Correctional Services: Community Supervision

Budget Information
Correctional Services FY22 Actual FY23 Budget FY24 Governor Recommended
Program Budget $122,768,673.98 $123,033,227.00 $125,107,131.00
(Appropriation #3480004000)
What We Do

Facility (Incarceration) Statuses:

  • Sentenced Statuses:

    • Sentenced: convicted of crime(s)

    • Sentenced/Detained: convicted of crime(s) and held pre-trial for other crime(s)

    • Sentenced W/Hold: convicted of crime(s) and held for US Marshals or other jurisdiction

    • Sentenced/Detained W/Hold: (rare) convicted of crime(s), held pre-trial for other crime(s), and held for US Marshals or other jurisdiction

  • Detained Statuses:
    • Detained: awaiting adjudication for crime(s)
    • Detained W/Hold: awaiting adjudication for crime(s) and held for US Marshals or other jurisdiction
  • Hold Status:
    • Hold: held for US Marshals or other jurisdiction

Field (Community Supervision) Statuses:


  • Community Supervision Furlough (primary furlough status): At the completion of the minmum term of sentence, the incarcerated individual may be released to the community under conditions of furlough.
  • Treatment Furlough:  A status for an individual who is participating in an approved residential treatment program outside of a correctional facility.
  • Medical Furlough:  A status for an individual who is diagnosed with a terminal or debilitating condition.  The individual may be released to a hospital, hospice, or other licensed inpatient facility, or other housing accommodation deemed suitable by the Commissioner.
  • Pre-Approved Furlough: Sentenced to confinement with prior approval of the Commissioner of Corrections, the individual is eligible for immmediate release on furlough. Furlough status is a community placement, but with more stsringent rules for behavior. Conditions of release typically contain treatment or community work crew.
  • Home Detention: A program of confinement and supervision that restricts an unsentenced defendant to a pre-approved residence continuously, except for authorized absences, and is enforced by appropriate means of surveillance and electronic monitoring by the DOC.

Parole:  The release of an incarcerated individual to the community before the end of their sentence subject to conditions imposed by the Parole Board and subject to the supervision and control of the Commissioner of Corrections. Includes:

  • Interstate Commission for Adult Offender Supervision ("ICOTS"): An individual may be transferred to another state via the New England Interstate Corrections Compact, the Interstate Corrections Compact, and the Federal Beareau of Prisons contract at the discretion of the Commissioner/Designee when the classification process has determined out of state placement is appropriate.
  • Supervised Community Sentence: Based on a law passed in 1990, the judge sentences, with prior approval of the Commissioner of Corrections, to a set of conditions, minimum and maximum time frames and an intermediate sanctions program under teh supervision of the Department of Corrections. The Parole Board is the appointed authority and violations are resolved through a Parole Hearing.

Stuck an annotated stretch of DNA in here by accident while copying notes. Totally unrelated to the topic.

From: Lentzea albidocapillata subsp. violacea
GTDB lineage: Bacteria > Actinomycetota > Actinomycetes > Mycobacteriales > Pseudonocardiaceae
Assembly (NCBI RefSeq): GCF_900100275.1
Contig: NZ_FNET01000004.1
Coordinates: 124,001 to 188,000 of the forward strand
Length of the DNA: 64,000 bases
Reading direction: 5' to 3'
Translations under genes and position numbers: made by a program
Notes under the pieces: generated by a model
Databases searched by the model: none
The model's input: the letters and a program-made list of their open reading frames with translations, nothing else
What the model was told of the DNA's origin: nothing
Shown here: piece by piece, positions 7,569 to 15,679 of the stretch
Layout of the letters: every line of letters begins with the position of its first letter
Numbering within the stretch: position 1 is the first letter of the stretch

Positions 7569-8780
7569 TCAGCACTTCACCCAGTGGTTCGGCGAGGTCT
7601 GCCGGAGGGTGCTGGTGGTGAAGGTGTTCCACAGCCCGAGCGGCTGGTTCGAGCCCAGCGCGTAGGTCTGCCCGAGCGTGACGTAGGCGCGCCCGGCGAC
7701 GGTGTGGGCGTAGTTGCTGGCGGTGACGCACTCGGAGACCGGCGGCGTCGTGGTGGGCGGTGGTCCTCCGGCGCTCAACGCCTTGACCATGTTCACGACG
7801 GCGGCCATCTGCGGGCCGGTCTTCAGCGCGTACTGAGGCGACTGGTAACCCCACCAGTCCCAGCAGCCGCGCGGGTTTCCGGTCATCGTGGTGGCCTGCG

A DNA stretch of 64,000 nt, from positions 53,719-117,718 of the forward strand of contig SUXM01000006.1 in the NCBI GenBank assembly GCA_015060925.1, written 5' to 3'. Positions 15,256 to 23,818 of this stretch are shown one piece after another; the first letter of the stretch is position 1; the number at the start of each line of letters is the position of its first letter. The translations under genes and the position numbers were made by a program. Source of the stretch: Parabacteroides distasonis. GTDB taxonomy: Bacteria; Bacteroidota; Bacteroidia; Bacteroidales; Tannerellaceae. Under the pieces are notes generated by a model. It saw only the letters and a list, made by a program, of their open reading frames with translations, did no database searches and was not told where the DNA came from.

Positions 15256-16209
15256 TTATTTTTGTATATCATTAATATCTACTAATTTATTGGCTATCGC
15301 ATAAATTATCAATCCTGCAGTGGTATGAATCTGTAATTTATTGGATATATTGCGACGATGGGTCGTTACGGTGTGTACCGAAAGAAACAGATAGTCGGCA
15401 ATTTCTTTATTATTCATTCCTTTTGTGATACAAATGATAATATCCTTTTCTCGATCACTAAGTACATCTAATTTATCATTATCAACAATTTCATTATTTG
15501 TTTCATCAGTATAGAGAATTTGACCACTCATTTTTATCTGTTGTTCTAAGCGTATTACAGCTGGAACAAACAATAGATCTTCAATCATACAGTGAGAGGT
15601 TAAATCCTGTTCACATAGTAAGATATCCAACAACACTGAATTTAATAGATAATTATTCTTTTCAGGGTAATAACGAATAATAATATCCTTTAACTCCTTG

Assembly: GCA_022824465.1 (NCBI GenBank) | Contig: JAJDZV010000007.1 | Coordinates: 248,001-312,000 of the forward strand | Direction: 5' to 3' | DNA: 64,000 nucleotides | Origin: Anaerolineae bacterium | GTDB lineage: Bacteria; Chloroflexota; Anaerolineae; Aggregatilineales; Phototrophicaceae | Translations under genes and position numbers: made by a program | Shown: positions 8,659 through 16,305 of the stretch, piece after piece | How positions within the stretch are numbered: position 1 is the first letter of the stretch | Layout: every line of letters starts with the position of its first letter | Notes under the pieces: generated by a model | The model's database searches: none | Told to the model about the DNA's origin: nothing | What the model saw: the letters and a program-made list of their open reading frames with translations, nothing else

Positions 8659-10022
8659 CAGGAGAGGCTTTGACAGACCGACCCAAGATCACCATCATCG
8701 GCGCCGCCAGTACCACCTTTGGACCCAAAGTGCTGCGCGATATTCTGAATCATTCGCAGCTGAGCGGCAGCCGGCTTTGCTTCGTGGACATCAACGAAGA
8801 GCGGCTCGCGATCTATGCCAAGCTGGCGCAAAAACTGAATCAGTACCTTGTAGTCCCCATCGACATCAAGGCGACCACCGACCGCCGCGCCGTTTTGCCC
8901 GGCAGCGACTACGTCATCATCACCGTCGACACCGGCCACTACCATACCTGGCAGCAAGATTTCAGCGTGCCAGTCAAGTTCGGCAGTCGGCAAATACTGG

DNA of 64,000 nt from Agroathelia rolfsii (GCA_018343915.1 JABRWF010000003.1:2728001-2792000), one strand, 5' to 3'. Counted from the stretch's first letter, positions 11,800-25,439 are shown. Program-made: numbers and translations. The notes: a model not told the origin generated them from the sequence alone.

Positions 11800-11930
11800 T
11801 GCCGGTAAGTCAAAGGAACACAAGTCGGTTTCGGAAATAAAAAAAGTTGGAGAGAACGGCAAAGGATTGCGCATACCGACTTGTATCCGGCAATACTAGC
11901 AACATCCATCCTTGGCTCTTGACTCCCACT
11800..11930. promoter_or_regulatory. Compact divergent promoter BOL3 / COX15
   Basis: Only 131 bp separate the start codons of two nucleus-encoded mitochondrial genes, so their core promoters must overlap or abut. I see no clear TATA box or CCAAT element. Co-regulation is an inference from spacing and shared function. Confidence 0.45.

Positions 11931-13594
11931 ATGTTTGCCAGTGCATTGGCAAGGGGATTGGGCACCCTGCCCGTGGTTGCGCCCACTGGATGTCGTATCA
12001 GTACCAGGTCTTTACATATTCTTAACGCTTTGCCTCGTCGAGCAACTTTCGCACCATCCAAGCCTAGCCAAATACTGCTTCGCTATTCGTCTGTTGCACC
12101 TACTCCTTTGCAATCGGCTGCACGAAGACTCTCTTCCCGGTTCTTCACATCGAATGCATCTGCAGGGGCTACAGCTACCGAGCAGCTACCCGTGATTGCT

Probation:   An individual found guilty of a crime upon verdict or plea, is released by the court without confinement, subject to the conditions and supervision by the Commissioner of Corrections.  This is a contract between the individual and the court, to abide by conditions in return for the court not imposing a sentence of confinement.  Violation of this sanction requires due process, with a court hearing, counsel, and preponderance of evidence.  Within the probation sanction is the reparative probation program, which allows citizens on community panels to determine the quality of restitution made to the victim and repair of harm to the community, consistent with 28 VSA Chapter 12.

Work Crew: Individuals may work without pay and participate on a service team as a way of making amends to the community for criminal conduct.

Who We Serve

The DOC serves the community as a partner in prevention, research, management, and intervention of criminal behavior.

The DOC currently has probation and parole offices in the following locations: Barre, Bennington, Brattleboro, Burlington, Hartford, Middlebury, Morrisville, Newport, Rutland, St. Albans, St. Johnsbury, and Springfield.

How We Impact

Community supervision of individuals is managed by 12 field probation and parole offices throughout the state. Supervision practices are based on research and the availability of resources. DOC structures supervision intensity based on the individual’s risk to re-offend and the severity of the offense. The foundations of effective supervision are quality risk assessment and the application of appropriate supervision services.  It is the implementation of purposeful interventions and activities that distinguishes supervision from mere monitoring and reporting of an individual's activities. Research has demonstrated that to reduce recidivism and obtain positive results from community supervision, combining risk control and risk reduction strategies is far more effective than selecting one strategy over the other. Risk control strategies are directed at deterring future non-compliance by holding individuals accountable through reprimands. Risk reduction strategies are directed at promoting future compliance by assisting the individual through information, education/training, counseling, programming, treatment, or other needs-reducing services to bring about positive changes in the circumstances that led to the non-compliant behavior. DOC implementation of evidence based practices contributes to successful completion of an individual's sentence with goal of reducing future criminal behavior.


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